Friday night down the Bigg Market downing a few “Newky Browns” is a long-established tradition for the young men of Newcastle. Somehow, Tadcaster Brown Ale doesn’t quite have the same ring to it.
But cost-cutting took precedence over tradition yesterday when Heineken, the Dutch brewer, announced plans to close the Federation Brewery in Gateshead, where it makes Newcastle Brown Ale, and shift production to the John Smith’s brewery in Tadcaster, North Yorkshire....
Paul Hoffman, S&N’s operations director, said that it was “a sad day”, but the decline in beer sales and the resultant production overcapacity had made the move inevitable.......
The decision to move to Tadcaster comes four years after S&N created a furore by closing the Tyne Brewery and moving production across the river to Gateshead, to the much smaller Federation Brewery, which it acquired from a co-operative of local working men’s clubs.
In the wake of that move, S&N successfully applied to the European Union for the ale’s “protected geographical indication” status to be removed. An S&N spokesman said: “It’s a different kettle of fish to things like champagne and Parma ham, because we’re the only producer of Newcastle Brown Ale.”..........
Jeff Tate, regional officer for Unite, the union, said: “This is an appalling state of affairs. To see a day when Newcastle Brown Ale is no longer brewed on Tyneside is a disgrace.”
While S&N’s cost-cutting drive will undoubtedly save a few million pounds, the true test will be the reaction of the Bigg Market revellers. The S&N spokesman said: “We will be open and honest about it on the label. We hope they will see it as a beer that continues to have its roots in the North East.”
A matter of complete indiference to me Mr ORAVC must be over thirty years since one supped a pint in the Big Market and never was that keen on Brown Ale, one prefered Newcatle Exhibition Ale from the pump,one's only connection was installing the PA system in the Fed Brewery and Club. Par for the course now, the entire country is owned by dammed furriners,just think, we used to own most of them,we should never have given them their freedom.
Vaux used to make a brown ale as well, Double Maxim,horrible it were,drunk mostly by the citizens of Smoggytown and they knew no better.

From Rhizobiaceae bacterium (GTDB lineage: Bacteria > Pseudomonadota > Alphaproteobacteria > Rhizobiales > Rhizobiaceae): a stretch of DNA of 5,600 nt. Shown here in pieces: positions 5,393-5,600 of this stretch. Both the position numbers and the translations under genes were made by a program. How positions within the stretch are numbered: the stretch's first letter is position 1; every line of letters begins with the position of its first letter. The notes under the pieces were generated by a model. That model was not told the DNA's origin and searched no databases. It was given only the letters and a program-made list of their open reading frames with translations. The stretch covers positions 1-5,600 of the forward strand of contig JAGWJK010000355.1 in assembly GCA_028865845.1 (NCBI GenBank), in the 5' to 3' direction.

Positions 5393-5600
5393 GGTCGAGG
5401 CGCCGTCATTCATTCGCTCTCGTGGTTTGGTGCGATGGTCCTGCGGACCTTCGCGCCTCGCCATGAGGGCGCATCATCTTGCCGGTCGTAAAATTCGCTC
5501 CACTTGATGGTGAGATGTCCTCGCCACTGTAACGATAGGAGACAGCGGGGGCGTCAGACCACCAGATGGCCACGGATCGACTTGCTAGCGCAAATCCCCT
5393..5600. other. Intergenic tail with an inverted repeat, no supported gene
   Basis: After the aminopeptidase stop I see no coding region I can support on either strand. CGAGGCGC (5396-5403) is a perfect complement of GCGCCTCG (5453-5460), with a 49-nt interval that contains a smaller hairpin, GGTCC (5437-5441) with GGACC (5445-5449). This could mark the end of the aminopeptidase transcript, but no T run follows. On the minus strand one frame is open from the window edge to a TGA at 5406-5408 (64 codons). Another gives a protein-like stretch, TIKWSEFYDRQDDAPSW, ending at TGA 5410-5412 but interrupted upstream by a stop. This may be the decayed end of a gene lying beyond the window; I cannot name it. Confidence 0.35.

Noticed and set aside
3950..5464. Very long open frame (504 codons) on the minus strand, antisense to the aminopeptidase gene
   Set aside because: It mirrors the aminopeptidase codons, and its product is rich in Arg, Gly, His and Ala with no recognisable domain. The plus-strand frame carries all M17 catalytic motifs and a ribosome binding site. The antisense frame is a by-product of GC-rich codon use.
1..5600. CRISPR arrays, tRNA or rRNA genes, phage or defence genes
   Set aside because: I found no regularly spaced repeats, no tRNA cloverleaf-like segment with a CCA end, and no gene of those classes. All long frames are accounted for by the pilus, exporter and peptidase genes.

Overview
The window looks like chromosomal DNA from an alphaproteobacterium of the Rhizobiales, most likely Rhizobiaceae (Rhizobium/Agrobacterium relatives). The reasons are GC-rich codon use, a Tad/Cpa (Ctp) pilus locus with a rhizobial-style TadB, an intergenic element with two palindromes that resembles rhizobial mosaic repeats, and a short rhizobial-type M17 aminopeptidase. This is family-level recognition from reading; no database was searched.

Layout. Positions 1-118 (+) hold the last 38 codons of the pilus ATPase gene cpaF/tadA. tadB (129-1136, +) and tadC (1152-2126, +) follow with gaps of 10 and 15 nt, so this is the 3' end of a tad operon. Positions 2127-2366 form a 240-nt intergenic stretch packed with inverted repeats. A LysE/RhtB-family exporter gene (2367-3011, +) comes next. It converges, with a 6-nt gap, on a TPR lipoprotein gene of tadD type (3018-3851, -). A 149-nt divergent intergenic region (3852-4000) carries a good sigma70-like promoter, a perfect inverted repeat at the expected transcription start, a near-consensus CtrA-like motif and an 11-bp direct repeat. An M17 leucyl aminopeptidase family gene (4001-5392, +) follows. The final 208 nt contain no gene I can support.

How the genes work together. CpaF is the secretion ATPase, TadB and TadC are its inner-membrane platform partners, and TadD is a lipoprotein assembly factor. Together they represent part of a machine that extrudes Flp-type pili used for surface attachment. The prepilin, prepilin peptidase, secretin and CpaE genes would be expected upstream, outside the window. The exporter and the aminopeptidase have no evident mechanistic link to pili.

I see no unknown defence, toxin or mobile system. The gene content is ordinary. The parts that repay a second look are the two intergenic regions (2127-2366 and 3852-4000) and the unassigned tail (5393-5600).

I remember the real Newcastle Brown it only had a shelf life of a few days,literally it went off, it could not travel at all,that's why it could only be had in the N/E,then they started pasturizing it and that, according to the Brown Ale drinkers was when the rot started and brown ale was never the same.
I only knew a couple of blokes that drank the dog all the time,twas my observation most working blokes drank Draught beer,in its original form it was to potent,one would not last the night,a chap might have a couple of bottles to start then switch to summat more civilized with less anesthetic qualities.
I think it was around ’69 when I first saw Newcie Brown West of the Pennines. It had a pleasant “herby” flavour, as I remember. I had a bottle of it many years later and it had become sweet and bland. It may have been due to too many Madras curries on my part but I doubt it. Robbie’s Best stayed the same flavour (except on its off days) during that time.
As an undergrad in Leeds in the early 1970s, I couldn't afford both food and beer, so I was forced by circumstances to live on Newcastle Brown Ale. A good life it was, too. However, it never appealed to the Sheilas that I knew, so if I was buying, I had to buy them something else.
I used to drink in a pub in Ripon, (Yorks), that sold Vaux and a very nice drop too, just depends on how it is kept and prepared, very much like Marston's, could be nectar, could be filth, all down to the keeping and delivery. Another nice one in Ripon was Samson's, was that Vaux also or another brewery?.